I signed up for Ali Edwards's 31 Things, and promptly began skipping all of the daily emails, reducing their loveliness to the guilt of that which I ignore in my inbox that I actually ask for (which is different than my disdain for the cascade of crap that I don't ever ask for, ever.) I have a sick cycle of obsession with daily prompts and online courses that I sign up for and perpetually forget about and run out of time for and blow off -- especially the ones I pay for. But I've been interested in Ali's work forever (although I honestly have zero interest in scrapbooking -- it's more the documentation aspect of her vibe that I like) so I thought I'd try it again.
I'm going to start with Day One and make my way through as I can. I'm going to discard the ones I don't care about, too, which should make things easier and less stressful for me. But I hate to discard anything, so we'll see how that goes, too. Welcome to my latest exercise in working out my codependence AND weird combination of slacker-overachiever issues on the internet.
Day one asked us to write about jewelry that was important to us. That was pretty easy.
My grandmother was the opposite of a fancy or affected person, not in any way concerned with clothing beyond being more than presentable for church and social functions. At home, she wore ancient clothing and recycled in her own way before it was a community mandate, out of economic, rather than environmental necessity. She did not easily buy herself new things. She got her hair cut in a utilitarian manner, and did not dye it after she turned 50. As for jewelry, she wore a wedding band, and that was pretty much it, although she'd wear a necklace, from time to time, and a mother's ring that didn't quite fit over her large-ish knuckles.
In her ancient armoire, a light blue plastic baby wipes box held several rings, from a time before she was a wife and mother, along with a cameo necklace. Her father gave them to her, she said, for various occasions. I remember taking them out often when I would nose around in her stuff as a child.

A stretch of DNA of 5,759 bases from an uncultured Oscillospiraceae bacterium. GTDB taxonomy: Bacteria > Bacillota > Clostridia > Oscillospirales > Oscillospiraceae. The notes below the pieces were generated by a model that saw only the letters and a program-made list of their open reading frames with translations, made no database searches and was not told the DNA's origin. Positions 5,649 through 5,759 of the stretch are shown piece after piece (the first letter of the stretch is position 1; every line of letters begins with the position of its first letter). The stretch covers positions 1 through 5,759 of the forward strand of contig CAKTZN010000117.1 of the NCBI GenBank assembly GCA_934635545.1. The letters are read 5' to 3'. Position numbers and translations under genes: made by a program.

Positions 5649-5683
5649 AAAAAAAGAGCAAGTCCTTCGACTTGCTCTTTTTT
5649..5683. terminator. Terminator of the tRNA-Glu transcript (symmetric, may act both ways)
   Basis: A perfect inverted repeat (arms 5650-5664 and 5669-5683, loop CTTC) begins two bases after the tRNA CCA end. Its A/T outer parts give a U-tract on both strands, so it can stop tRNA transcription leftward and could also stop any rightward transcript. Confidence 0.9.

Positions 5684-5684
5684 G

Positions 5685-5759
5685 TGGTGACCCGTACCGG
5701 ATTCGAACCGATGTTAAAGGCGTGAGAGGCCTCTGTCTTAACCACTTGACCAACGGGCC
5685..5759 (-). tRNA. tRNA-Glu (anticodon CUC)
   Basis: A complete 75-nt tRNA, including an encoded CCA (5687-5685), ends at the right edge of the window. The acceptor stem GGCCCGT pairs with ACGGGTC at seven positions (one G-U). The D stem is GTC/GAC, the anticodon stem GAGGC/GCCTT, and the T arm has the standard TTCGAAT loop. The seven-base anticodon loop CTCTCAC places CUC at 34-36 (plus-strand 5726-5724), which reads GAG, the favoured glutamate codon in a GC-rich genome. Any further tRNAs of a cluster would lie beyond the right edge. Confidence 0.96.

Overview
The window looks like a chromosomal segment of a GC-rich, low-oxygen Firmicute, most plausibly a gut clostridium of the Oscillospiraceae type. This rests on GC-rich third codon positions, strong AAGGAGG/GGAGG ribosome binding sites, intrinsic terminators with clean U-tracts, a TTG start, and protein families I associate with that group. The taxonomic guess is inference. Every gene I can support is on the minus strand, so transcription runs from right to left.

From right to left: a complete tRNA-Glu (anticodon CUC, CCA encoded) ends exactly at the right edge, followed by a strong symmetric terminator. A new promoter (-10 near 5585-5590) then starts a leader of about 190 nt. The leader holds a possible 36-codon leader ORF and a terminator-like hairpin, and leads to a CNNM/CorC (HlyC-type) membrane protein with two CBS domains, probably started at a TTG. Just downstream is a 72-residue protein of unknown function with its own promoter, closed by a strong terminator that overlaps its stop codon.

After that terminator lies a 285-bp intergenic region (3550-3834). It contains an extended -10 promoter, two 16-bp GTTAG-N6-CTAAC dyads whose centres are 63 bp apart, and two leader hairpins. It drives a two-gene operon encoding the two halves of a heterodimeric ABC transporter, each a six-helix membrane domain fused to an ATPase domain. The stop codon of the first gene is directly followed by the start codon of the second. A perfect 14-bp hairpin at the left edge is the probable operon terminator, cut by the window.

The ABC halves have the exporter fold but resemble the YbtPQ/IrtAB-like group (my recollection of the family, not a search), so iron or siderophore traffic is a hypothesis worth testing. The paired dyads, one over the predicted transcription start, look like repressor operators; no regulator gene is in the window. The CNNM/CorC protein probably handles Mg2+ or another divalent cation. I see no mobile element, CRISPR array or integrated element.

Sometime in my early 20s, she decided to gift these pieces out to her four granddaughters. I received this one.
It is the only important thing I own.
I mean this sincerely. I care about other material things. My car, my computers (losing those would suck), my cameras (that would suck more), my tv and my clothing and all of the other stuff that I rely on to make my life go along. But this is the only irreplaceable thing I own.
We could talk about the irony -- that I am the unmarried, oldest child, and it is a vintage engagement ring that people pay big bucks for now. That it's cracked in the back. That I never wear it, and yet still have carted it along with me through every move, every life transition, riding in my purse in the front seat of a Chevy Cavalier and a Honda Civic and a big old moving truck and Volkswagen Beetle, along with a battered knock-off first edition of Leaves of Grass, the only other thing that I will not trust to movers. I have taken it out from time to time and worn it to feel closer to her, to my life force, to something, flicking my thumb across its broken back in an odd, comforting gesture.
Mostly it lives in my bedside table drawer, in a ring box from Naples that held a long-lost cameo that I think ended up with my great-grandmother. If I lost it, I would die inside. I thought I did, once, ashamed to speak of it for months, carrying the tiny tragedy in the back of my mind, until my mother asked me one day if I wanted grandma's ring back in my own stuff, that she had moved it into her drawer for safekeeping when I moved, that we had forgotten to make the transaction at the end of the moving chaos.
I breathed. The world was put back solid.
I have no idea how much it's worth. I've been asked a couple of times to check that out and I don't want to. I don't care. I don't want to know it's worth a lot in case that weighs it down, and to tell me it's worth nothing is pointless, because no dollars make a difference in that context.
If I ever get married, in the the spiritual or legal sense or both, I know that I will adopt it as my outward symbol of that occasion and I will wear it. It will transfer all of its super powers to the hope of love and depth and longevity of that relationship, and it will absorb all of the momentum and meaning of that happening in my life, because I know it can do that now, like nothing I could buy in a store after all of this time.
And if I don't, I'm not sure what will happen, and I don't really feel compelled to blurt that out right now. I feel like it is somehow time to claim it, though. I need to trust myself, that I don't need to leave it in a drawer, and to trust it, that it doesn't have to stay there. The days of this life go by faster and faster, and leaving anything locked up until the next thing happens or doesn't seems to be the ultimate folly, the fear-based action, the delay of joy when I don't have any to spare.
The day she gave it to me, I was in shock. I didn't feel worthy. But she always wanted things out of their boxes. She wanted us to have what we needed and what she seemed to think we deserved, so it's way past high time to channel that energy and assign elsewhere.
It is the only important thing I own.